Bored of the Rings


J.R.R. Tolkien: Author of the Century

by Tom Shippey

(Houghton Mifflin, 348 pp., $26)

Click here to purchase the book.J.R.R. Tolkien's is indeed an extraordinary story, delightful in its
improbability. Here was a quiet scholar, conservative, devout,
nostalgic for a bygone rural way of life, old-fashioned even in his
own generation, learned in the exacting but unglamorous fields of
Anglo-Saxon poetry and medieval philology. He was appointed to a
professorial chair at Oxford in his mid- thirties, and published
one article of huge importance on the Old English epic Beowulf but
otherwise very little of an academic kind. Instead he devoted
immense industry to writing a vast prose epic set in lands of his
own invention, which he called Middle-earth.

The Lord of the Rings should have been unpublishable; but Stanley
and Rayner Unwin, father-and-son publishers in the London firm
George Allan and Unwin, had the perception and courage to put it
into print. As all the world knows, it was to become one of the
best sellers ever, but it is as remarkable for the diversity as
well as the number of the people who have loved it--the tweedy and
the hippy, the lookers-back and the droppers-out. Another
extraordinary fact is that to create The Lord of the Rings Tolkien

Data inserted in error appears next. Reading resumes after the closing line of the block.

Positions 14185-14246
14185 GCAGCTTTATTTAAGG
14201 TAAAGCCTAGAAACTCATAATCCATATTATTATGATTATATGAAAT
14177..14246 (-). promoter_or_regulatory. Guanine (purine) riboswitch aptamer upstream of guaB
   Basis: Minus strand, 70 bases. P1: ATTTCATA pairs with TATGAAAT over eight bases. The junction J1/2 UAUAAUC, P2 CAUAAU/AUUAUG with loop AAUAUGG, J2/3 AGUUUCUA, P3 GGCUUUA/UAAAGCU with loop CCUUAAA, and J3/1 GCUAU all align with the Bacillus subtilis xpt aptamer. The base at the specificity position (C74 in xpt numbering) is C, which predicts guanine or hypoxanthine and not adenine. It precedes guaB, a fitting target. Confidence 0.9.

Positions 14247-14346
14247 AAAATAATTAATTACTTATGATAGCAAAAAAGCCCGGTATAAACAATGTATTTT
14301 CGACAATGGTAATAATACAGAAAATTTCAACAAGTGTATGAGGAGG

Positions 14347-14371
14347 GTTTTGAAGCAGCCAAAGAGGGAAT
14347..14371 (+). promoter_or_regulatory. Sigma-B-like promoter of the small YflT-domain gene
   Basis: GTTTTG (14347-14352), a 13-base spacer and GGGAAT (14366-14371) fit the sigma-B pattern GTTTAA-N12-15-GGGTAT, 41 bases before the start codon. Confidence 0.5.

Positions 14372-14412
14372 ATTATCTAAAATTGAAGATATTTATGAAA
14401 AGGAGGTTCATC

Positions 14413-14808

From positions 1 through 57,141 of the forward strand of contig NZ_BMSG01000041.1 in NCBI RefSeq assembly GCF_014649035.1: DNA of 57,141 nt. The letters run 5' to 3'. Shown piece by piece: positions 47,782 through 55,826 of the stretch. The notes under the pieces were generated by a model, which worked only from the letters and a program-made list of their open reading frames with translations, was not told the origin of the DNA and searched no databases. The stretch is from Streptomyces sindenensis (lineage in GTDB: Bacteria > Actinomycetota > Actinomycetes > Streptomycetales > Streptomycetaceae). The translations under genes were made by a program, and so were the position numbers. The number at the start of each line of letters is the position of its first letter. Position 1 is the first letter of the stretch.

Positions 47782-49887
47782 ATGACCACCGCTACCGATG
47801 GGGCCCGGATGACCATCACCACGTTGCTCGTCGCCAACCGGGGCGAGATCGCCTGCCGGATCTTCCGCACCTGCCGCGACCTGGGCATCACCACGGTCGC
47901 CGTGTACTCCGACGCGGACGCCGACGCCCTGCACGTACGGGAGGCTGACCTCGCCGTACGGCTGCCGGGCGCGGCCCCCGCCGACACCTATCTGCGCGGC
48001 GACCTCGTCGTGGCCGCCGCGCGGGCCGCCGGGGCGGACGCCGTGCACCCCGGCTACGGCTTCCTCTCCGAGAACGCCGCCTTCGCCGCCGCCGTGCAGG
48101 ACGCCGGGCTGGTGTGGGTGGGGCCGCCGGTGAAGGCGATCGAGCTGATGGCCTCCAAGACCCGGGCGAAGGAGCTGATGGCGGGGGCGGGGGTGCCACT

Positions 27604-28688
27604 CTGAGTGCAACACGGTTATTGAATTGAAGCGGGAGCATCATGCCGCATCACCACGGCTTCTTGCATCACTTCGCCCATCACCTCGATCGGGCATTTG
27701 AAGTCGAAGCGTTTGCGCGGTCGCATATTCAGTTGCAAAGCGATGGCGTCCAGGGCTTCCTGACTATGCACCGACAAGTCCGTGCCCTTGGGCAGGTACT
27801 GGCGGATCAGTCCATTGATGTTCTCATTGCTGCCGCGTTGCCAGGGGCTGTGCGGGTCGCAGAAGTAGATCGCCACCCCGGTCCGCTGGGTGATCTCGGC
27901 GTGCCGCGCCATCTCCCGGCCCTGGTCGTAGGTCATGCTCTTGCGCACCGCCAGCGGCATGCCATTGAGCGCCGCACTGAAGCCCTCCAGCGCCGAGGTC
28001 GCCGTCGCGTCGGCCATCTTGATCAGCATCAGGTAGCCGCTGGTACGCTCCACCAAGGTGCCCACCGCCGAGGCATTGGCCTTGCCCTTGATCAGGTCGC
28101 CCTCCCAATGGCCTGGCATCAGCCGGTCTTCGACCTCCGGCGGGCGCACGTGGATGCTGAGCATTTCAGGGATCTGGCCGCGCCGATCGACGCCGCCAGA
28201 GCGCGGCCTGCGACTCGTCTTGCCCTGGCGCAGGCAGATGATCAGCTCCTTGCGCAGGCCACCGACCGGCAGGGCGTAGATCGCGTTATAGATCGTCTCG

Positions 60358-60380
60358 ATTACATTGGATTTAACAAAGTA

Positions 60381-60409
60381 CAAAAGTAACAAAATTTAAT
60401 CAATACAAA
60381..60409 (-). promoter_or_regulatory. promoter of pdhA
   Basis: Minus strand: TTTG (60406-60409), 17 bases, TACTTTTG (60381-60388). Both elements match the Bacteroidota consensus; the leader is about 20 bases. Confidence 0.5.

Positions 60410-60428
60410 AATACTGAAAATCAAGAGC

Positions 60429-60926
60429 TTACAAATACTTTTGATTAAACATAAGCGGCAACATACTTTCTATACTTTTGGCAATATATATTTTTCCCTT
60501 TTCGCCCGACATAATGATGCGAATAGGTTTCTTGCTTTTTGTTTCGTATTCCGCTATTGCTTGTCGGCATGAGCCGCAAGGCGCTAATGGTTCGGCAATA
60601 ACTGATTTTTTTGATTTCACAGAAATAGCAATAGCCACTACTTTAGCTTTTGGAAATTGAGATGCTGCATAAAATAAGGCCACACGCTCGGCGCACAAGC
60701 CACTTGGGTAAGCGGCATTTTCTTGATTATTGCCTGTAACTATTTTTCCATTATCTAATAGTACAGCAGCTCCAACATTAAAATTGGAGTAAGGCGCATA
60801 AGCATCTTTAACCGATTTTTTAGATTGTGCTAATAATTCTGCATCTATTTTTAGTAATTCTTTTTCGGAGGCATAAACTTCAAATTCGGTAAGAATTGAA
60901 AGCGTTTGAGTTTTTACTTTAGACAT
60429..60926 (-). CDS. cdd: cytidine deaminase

felt that he had to create much more besides, most of it glimpsed
only occasionally or indirectly in the actual text of his epic.

He invented nothing less than a whole continent, diverse in
geography and character. He peopled it not only with men--I mean
human beings--but also with dwarves, elves, orcs or goblins,
hobbits, ents, and other powers. He provided Middle-earth with an
entire history across many centuries, a history of which the tale
told in The Lord of the Rings would be only a tiny part. And he
invented languages, credible and consistent in terms of the
technical discipline of philology. So his fiction came to have some
of the characteristics of scholarship; his epic is a work of
fantasy and yet also an exercise in north European medievalism.

In a somewhat disconcerting way, Tolkien seems to have come to live
in the world of his own imagining. The noise and the smell of
Oxford's traffic he described as "Mordor in our midst." When he
went to Venice, he found it "like a dream of Old Gondor, or
Pelargir of the Nmenorean Ships"--a rather limited response, one
might think. Tom Shippey puts it this way: "However fanciful
Tolkien's creation of Middle-earth, he did not think that he was